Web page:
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43. Why does E always claim precedence ?
48. Why is a bellows like slander ?
51. Though young I am a character well known to all the
I must be called a liberal, both in politics and religion, as I favour Tories, Radicals, Churchmen high and low, and Dis
senters equally, and withal it must be admitted that I am a loyal subject, as I assist in supporting her Majesty's Govern. ment. I must not conceal another failing : for a small sum I give my countenance to the most nefarious and wicked schemes, and closely connect myself with proceedings which under a fair outside, conceal the most artful and base transactions. Not to make myself, however, worse than I am, I must add that I am faithful in my services, and am a close adherent to those I once join and assist. If these hints will not suffice, watch everyone that approaches you narrowly, for there are few in a house who do not wish to have a frequent visit from me.
52. I'm one of many that perform
A thousand tricks of good and harm :
Yet never out of purgatory.
He had some yards of me the start;
Though he ran twice as fast as me! 54. My first often contains my second; my second often dreads my first; and though there is not a possibility of its following, runs away from it. By the account of many, my whole will never be so happy as in its present condition.
55. Why is a fender like Westminster abbey ?
58. My first I hope you are, my second I see you are, and my whole I know you are. 59. Where did Noah strike the first nail in the ark ? 60. What is smaller than a mite's mouth?
61. What comes with a coach, what goes with a coach, what is of no use to a coach, yet the coach cannot go without it? 62. Cut off my head and singular I act,
Cut off my tail and plural I appear,
A hypocrite sly,
1. Pipkin. 2. Bumpkin.
2. Bumpkin. 3. Pumpkin. 4. Catkin. 5. Firkin. 6. Catacomb. 7. Poplar. 8. Cross-stitch. 9. Truant. 10. Boyhood. 11. Ahitophel. 12. Conundrum. 13. Because their Pa-stilles. 14. Because without it music would make u sic. 15. Because it makes a lie fly. 16. Because it joins China. 17. One a tractator and the other a tract-hater. 18. They are a-pie together. 19. He makes a phiz. 20. It makes old people, cold people. 21. It makes
22. It makes all ball. 23. It makes one gone. 24. It is the place for her-mits
25. He is a queer ass.
26. You are poring. 27. It makes men mean. 28. He makes a point of a pint. 29. It makes Sail small. 30. Mow-I-can. 31. H. 32. Cowes. 33. The road. 34. It has M.P. at the end of its name.
35. He puts down three and carries one. 36. All the rest are in-audible. 37. Green peas. 38. In-violet. 39. It is a-version. 40. Furrow. 41. Expression. 42. It takes a blow from everyone. 43. It goes before everything and every body. 44. It is bent upon getting to the top. 45. It is sure to come after u. 46. It is nothing without it's thrown. 47. It is a hare a-parent. 48. It blows upon everything. 49. He continually sends people to the union. 50. He only takes it by the peck. 51. A postage stamp. 52. G. 53. The fore and bind wheel of a coach. 54. School-boy. 55. It contains the ashes of the grate. 56. They are stationary. 37. Your eyes. 58. Welcome. 59. On the head. 60. That which goes into it. 61. Noise. 62. Cod. 63. Since a man of deceit can best count-er-feit, I should therefore suppose, he could best count her toes.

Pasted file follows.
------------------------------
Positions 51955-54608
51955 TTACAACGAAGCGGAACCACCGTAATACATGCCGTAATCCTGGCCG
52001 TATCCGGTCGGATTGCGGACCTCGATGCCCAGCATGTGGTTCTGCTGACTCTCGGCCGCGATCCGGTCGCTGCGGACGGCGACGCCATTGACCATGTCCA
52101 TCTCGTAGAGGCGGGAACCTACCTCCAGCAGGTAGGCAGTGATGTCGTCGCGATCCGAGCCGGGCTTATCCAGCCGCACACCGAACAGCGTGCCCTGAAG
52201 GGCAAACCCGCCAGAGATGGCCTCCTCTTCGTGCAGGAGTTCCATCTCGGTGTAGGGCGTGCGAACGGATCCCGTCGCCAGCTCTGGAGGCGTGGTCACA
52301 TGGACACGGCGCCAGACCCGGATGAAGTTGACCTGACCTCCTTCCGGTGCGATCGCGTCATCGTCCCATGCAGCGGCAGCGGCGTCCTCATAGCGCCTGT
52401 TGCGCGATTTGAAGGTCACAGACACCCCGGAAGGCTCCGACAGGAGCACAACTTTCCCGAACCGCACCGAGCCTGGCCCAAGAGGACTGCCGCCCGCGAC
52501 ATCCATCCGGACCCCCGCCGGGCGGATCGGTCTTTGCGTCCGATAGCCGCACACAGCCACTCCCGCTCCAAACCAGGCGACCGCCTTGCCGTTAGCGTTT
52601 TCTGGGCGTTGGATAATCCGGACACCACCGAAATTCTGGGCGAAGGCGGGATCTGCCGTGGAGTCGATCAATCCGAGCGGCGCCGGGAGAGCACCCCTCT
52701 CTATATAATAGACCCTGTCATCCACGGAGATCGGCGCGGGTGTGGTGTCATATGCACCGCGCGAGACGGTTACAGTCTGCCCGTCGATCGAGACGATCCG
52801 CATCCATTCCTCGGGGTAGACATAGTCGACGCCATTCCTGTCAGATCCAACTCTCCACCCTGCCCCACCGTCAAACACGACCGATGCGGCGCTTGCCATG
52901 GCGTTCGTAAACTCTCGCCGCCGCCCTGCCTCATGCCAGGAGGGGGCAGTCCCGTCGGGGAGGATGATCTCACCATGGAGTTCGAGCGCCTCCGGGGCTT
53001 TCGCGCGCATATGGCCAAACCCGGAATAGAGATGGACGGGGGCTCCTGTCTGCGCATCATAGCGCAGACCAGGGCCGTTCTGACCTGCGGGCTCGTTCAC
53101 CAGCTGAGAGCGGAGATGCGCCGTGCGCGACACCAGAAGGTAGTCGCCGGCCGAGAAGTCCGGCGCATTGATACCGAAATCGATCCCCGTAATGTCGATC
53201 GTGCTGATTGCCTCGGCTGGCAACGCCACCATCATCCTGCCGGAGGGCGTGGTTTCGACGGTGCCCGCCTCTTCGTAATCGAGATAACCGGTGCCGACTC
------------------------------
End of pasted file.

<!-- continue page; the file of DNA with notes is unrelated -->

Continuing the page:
THE LIGHT OF HOME.
My boy thou wilt dream the world is fair,
And thy spirit will sigh to roam,
Forget the light of home.
Though pleasure may smile with a ray more bright,
It dazzles to lead astray ;
When thou treadest the lonely way.
But the hearth of home has a constant flame,
And pure as vestal fire;
For nature feeds the pyre.
And thy hopes may vanish like foam ;
Then look to the light of home.
Thou shalt see the beacon bright,
Can be quench'd its holy light.
Are but beams of a wintry dry.
And how cold and dim those beams must be,
Should life's wretched wanderer come;
Then turn to the light of home.
POLITE MANNERS OF THE LOWER CLASSES
MR. LAING, in his “ Journal of a Residence in Norway,” says, “I like the politeness of people towards each other in this country; the pulling off hats or caps when they meet either strangers or friends. The custom is universal : common labourers, fishermen, private soldiers salute each other with a
and do not merely touch the bat, but take it off. This is carefully taught to the children, and even the school-boys bow to each other in the streets. Such a custom is not to be laughed at, it has a humanizing effect. The exterior form of good-will, although but a form, introduces a pause before any expression of ill-will or passion can be indulged. There is something good even in the forms of goodness; and it is not unimportant, that though only mechanical, they should be observed by the very lowest class in their ordinary intercourse."
THE flea, called by the Arabians “the father of leapers, and the locust, jump two hundred times their own length Supposing the same relative force to be infused in the body of a man six feet high, he would be enabled to leap three times the height of St. Paul's. Insects walk, run, leap, fly, glide, and swim ; thus combining all the movements of all animated beings.
GUESSES AT TRUTH. WOULD you touch a nettle without being stung by it ? Take hold of it stoutly. Do the same to other annoyances, and hardly will anything annoy you.
A MOTHER'S LOVE.